When we think of royalties, we think of Beyoncé and piles of cash accumulating in bank accounts as the latest hot single racks up airplay and downloads. But the reality is different. If music is an ancient pursuit, the pursuit of royalty checks follows close behind. And the latter pursuit is, indeed, marked by archaic paper-chasing.
Late last year, Hyperwallet announced a partnership with USA Media Rights, a music and media rights company, with the hope of improving the process of delivering royalty payouts. And while royalty payouts may seem like bean-counting — the number of times a hit single’s been played or a movie’s been shown — it’s often more like cat-herding.
In an interview with PYMNTS, Hyperwallet VP of Strategy and Business Development Tomas Likar explained how royalty payouts are marked by the vagaries of various legal provisions, scheduling and infinitesimal payouts. “People still have to hunt for their royalties, and they still have to wait — three to six months is often the best case,” said Likar. “Sometimes, they may have to wait a couple of years.” As such, royalty distribution is another industry that appears poised for FinTech disruption. Likar described royalties as a payment segment that is “five to 10 years behind” the kind of digital payment methods that have been introduced in other arenas.
Illustrating Hyperwallet’s role in the royalty payouts continuum, Likar told PYMNTS’ Karen Webster that the company works with “performing rights organizations — PROs, for short — who typically represent artists and work on their behalf.” The process is one where an artist in the U.S. signs up with one of the major PROs, and the latter will service the artist’s entire portfolio. However, the process is never completely flawless, Likar explained, and royalty hunters like USA Media Rights still need to track down overdue royalty payments from other PROs or geographies.
The issue here, said Likar, is one of transparency. Artists receive a check at the end of the month — or, in some cases, the end of the year — but don’t know what has gone into calculating that payment. Hyperwallet, on the other hand, aims to deliver royalty payouts as quickly as possible, for as much of the full value as possible, and with transparency. That’s tough to do when working alongside PROs that have more than 1 million members in the U.S. alone and are receiving hundreds of thousands of low-value payouts for “long-tail” artists every month.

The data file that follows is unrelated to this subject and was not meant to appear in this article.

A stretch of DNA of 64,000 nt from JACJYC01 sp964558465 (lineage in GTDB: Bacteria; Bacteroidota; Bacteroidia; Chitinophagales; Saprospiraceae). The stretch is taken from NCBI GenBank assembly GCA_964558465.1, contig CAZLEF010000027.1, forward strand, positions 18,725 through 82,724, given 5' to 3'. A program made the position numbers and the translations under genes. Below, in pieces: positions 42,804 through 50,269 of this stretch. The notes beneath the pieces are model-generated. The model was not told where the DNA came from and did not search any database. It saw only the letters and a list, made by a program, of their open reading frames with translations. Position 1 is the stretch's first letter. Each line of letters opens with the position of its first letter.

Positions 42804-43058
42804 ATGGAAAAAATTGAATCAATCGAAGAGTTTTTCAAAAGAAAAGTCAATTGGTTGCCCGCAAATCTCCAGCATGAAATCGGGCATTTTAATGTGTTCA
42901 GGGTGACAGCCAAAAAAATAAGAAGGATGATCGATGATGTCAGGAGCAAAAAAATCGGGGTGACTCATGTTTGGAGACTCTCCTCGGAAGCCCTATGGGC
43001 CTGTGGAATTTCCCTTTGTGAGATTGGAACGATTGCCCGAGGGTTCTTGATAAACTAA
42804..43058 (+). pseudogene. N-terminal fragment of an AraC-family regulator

But in improving the royalty experience for those long-tail artists, said Likar, the complexity lies in the artists’ expectations. Many have other jobs in the gig economy (e.g., Uber, Airbnb) and have become accustomed to the digital payment options available there. In gig work, Likar said that independent contractors often “get paid in a much faster and frictionless way.”
And while royalty distribution is not directly tied to the gig economy ecosystem, the industries have begun to overlap. PROs still think that they are competing solely with other PROs. But as Likar explained, artists are finding new earning opportunities “across all types of freelancer and content platforms,” and disruptors are starting to emerge in the space.
As an example, Likar pointed to the Australian marketplace AudioJungle, where artists can monetize their tracks to buyers who need music for movies or other commercial projects while eliminating middlemen. Royalty payment innovators are also moving toward real-time payouts in place of monthly checks. Given that “30–50 percent of royalties get lost on the way to the artists,” Likar observed: “In this digital age, it’s amazing that we still have to go through these old-school processes.”
The royalty distribution industry is changing. Large digital media players like Spotify are establishing direct relationships with the artists, and those platforms have come to represent the bulk of artists’ exposure (and downloads and clicks) to their global audiences. PROs will need to find new ways to compete.